PHILADELPHIA -- As the Christmas music was playing in the Philadelphia Eagles locker room, the feeling was far from joyous. Understandably on Christmas, players wanted to bolt and see their families. For the ones who stuck around, it was a mixed bag of somber and relief. 

The Eagles won a football game for the first time since Nov. 26, beating the Giants 33-25. This is a football team that snapped a three-game losing streak, yet is 11-4 and tied for the best record in the NFC. The Eagles lead the NFC East by a game and are a win and Dallas Cowboys loss away from wrapping up a division title.

So why the grave tone? The Eagles won, but were far from perfect. Here are some ugly examples:

  • Olamide Zaccheaus and Boston Scott ran into each other on a kickoff return that led to a fumble.
  • Dallas Goedert slipped, which led to an interception returned for a touchdown.
  • Jalen Hurts didn't run out of bounds near the end of the first half.
  • Nick Sirianni let 20 seconds run off the clock at the end of the same half before calling a timeout.
  • Jalen Carter jogged off the field, which led to an offsides penalty on fourth down, giving the outmatched New York Giants a first down and extending what once was a dormant drive. 

Those were just the on-field shenanigans. 

"We're not playing good football right now," said wide receiver DeVonta Smith. "I'm not satisfied. Yeah, we got 11 wins. I'm not happy. It (the offense) needs to be better for what I want to do, what everybody else in here wants to do, what we want to be.

"We're nowhere near that so, no, I'm not happy."

Off the field, cameras from the television broadcast caught Sirianni in a heated exchange with defensive ends/outside linebackers coach Jeremiah Washburn after Sirianni was seen shouting at Haason Reddick. Smith intervened with Sirianni having a few words for him as well.

"I get animated a lot," Sirianni said. "There are things that when mistakes are happening or trying to get the communication going, just a little bit of that. That happens throughout a game. It's going to be between players and players, coaches and players, coaches and coaches. But when you have the relationships that we have and the connections that we have, we're able to move on quickly."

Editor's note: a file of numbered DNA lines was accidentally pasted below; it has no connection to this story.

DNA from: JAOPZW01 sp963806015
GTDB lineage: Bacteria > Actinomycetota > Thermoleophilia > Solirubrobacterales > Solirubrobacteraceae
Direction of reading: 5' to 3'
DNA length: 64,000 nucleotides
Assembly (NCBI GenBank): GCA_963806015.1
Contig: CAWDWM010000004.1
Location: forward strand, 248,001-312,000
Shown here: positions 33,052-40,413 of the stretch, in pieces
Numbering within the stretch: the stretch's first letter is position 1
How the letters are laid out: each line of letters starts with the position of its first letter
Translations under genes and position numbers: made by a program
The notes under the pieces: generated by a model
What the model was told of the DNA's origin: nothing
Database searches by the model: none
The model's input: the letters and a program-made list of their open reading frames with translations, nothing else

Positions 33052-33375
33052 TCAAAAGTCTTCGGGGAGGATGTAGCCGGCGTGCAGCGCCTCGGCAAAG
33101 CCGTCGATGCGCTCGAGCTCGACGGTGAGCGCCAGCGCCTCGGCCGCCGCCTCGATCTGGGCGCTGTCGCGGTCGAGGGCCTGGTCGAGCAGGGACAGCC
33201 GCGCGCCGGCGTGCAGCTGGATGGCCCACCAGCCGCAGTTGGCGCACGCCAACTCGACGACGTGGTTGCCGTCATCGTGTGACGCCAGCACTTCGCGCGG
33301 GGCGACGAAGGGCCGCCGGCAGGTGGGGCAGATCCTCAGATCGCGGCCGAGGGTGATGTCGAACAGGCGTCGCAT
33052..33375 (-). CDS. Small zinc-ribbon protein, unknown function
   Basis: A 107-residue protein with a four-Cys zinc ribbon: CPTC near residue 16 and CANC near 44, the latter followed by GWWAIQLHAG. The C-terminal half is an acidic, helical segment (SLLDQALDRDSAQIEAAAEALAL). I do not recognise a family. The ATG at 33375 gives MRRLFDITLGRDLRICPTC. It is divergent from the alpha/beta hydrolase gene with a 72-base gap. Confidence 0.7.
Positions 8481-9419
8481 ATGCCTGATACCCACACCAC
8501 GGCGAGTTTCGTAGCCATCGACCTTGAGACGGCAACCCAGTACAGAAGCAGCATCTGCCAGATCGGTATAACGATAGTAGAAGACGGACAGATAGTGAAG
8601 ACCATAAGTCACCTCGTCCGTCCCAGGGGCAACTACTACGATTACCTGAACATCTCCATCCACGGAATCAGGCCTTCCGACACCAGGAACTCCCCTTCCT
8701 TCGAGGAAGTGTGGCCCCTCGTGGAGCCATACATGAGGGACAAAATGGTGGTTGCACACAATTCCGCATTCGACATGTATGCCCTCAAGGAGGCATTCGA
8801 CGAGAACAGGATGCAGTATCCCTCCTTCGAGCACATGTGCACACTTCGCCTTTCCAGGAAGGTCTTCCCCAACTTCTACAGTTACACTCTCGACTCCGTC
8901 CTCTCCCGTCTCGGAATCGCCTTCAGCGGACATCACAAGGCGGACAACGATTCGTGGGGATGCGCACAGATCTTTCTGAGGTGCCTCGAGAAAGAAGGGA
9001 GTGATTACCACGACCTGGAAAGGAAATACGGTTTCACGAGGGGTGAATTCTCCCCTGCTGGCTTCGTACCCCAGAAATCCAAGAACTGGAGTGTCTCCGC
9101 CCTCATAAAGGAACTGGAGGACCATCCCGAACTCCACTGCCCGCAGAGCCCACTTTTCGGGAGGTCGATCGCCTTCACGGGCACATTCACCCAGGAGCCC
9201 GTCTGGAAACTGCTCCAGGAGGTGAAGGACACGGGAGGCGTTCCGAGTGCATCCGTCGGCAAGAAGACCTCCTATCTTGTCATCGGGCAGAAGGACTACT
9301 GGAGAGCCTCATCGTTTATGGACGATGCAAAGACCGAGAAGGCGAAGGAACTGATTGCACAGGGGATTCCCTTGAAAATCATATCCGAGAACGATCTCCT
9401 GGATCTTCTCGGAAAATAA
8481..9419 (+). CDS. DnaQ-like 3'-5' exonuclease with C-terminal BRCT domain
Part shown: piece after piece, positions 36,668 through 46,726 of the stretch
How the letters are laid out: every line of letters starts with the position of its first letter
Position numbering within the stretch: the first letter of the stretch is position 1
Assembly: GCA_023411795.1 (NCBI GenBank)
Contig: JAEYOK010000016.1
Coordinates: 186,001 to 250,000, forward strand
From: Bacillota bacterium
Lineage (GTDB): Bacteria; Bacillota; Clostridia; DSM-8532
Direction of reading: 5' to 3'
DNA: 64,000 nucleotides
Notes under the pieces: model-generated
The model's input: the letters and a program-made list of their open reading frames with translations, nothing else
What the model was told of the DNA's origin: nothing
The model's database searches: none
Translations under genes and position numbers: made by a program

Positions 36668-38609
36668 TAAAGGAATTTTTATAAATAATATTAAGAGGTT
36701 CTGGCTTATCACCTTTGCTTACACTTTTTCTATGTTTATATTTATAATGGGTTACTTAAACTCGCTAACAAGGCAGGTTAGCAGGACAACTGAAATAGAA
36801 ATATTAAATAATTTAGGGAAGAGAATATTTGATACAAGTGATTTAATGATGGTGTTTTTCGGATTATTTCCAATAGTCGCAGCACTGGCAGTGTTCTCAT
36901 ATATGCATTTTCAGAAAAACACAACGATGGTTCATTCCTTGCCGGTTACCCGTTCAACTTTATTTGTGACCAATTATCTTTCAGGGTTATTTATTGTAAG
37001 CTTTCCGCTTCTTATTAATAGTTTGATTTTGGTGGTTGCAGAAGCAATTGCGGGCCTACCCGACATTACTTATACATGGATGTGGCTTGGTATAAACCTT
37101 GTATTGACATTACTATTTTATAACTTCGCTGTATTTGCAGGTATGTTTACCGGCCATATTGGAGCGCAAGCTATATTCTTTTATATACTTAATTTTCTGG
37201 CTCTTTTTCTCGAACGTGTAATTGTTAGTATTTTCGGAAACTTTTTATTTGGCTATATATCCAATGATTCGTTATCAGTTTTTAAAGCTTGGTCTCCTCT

Perhaps the Eagles are feeling the immense pressure of trying to win a Super Bowl, one year after falling short by three points in the big game. Even at 11-4, Philadelphia has a point differential of +26 -- the fifth-worst in NFL history for any team with 11+ wins. None of the other four teams with a worse point differential at 11-4 made the Super Bowl.

The frustration is mounting regardless of the result. A.J. Brown, who always has time to speak on and off the record, declined to talk to reporters after the game. Hurts had a long chat with Smith before the receiver talked to reporters, then Hurts and Jason Kelce chatted for a long time by his locker. The discussion was long enough that Eagles security had to put a blockade between the two so no one could decipher what they were saying. 

The mild-mannered Hurts and realist Kelce appeared to have a positive discussion, even though they know the Eagles need more than a "get right" game. 

"Sloppy game, this very evident," Kelce said. "That's stuff that we shouldn't be doing. What are we 15 in right now? That's embarrassing to have too many guys on the field. I had a bad snap, that's unacceptable. I think, um, it was a sloppy game all around.

"I think we played really well at times, especially offensively. We moved the ball really well. A lot of really, really good things, but obviously the mistakes, the gross errors, the penalties kept them in the ball game longer than probably what should have been the case." 

Hurts already talks about playing up to the standard. That standard takes a step back to winning, which as Hurts puts it -- keeping the main thing the main thing.

"I would love to say we are close. I love to say we are close, and I think it is trending in the right direction," Hurts said. "I think it's trending in the right direction. We demand such excellence of ourselves. When you have the type of guys we have on our team, everybody is going to be eager to grow, everybody is going to be eager for more. But when did winning not become the main thing?

"Through the standard we've been talking about. It's like a double-edged sword of what's more important, winning or the standard? It's a very manipulative thing to the mind sometimes. I can play to the standards and lose and be sick, I can go win and not play to the standard and be like, 'We have more work to do.' It's that fight we balance as competitors." 

That fight is the internal battle with this Eagles team. They are winning, but the wins aren't pretty nor are they dominant. At the end of the day, this Eagles team is 11-4 and two wins -- along with a San Francisco 49ers and Detroit Lions loss -- away from home-field advantage in the NFC. 

Everything the Eagles are striving for is still right in front of them, regardless of the way they are conducting business. 

"Being the leader, you have to not only be able to lead by example, but you have to be able to lead by action," Hurts said. "The No. 1 thing is I'll never ask somebody to do something I'm not willing to do. So, it's just about us finding out what that is in terms of our togetherness and just staying together through everything. Just growing. 

"This is a great opportunity for us to grow on."